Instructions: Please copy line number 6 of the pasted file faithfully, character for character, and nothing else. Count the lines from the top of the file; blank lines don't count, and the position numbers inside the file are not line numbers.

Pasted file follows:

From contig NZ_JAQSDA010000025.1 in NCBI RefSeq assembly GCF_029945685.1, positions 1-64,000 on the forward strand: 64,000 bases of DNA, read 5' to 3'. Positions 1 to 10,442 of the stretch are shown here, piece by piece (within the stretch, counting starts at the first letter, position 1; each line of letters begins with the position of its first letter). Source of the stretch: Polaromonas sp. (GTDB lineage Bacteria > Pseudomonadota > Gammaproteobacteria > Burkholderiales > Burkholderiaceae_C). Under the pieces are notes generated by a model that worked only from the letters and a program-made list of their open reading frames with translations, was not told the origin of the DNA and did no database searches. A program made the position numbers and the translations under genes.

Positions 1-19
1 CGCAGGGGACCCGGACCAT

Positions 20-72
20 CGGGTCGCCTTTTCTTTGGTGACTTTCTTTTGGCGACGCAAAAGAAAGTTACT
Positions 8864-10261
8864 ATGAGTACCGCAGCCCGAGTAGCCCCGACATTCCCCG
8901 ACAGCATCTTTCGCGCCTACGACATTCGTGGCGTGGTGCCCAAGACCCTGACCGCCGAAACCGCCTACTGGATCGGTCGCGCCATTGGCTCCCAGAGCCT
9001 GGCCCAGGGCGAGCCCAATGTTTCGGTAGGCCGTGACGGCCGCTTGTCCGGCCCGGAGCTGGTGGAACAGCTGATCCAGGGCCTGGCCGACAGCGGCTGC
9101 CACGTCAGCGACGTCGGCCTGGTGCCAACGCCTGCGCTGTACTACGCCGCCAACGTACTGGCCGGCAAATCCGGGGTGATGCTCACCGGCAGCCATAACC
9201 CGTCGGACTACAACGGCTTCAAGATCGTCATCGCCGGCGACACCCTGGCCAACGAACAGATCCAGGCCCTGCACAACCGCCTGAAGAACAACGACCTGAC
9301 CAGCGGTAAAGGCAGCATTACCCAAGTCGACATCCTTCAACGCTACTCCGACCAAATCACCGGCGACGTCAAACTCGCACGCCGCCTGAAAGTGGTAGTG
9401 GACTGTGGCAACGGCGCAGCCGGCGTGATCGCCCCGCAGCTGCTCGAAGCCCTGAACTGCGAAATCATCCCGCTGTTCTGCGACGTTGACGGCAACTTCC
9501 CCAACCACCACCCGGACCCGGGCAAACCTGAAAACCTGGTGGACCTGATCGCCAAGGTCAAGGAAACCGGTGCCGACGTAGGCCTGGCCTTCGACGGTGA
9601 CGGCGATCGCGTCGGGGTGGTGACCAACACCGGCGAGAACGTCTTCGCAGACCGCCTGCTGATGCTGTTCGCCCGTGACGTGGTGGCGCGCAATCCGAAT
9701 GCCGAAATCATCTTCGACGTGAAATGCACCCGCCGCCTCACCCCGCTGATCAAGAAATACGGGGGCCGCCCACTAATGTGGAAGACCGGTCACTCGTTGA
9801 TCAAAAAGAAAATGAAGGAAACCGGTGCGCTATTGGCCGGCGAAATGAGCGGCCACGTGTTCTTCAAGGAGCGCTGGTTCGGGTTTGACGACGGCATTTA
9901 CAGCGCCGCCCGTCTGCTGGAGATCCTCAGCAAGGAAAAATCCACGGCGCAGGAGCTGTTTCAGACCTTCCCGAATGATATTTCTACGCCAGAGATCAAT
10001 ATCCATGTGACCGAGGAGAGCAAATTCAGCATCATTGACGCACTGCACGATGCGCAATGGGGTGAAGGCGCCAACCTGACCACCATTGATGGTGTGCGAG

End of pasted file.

Positions 8864-10261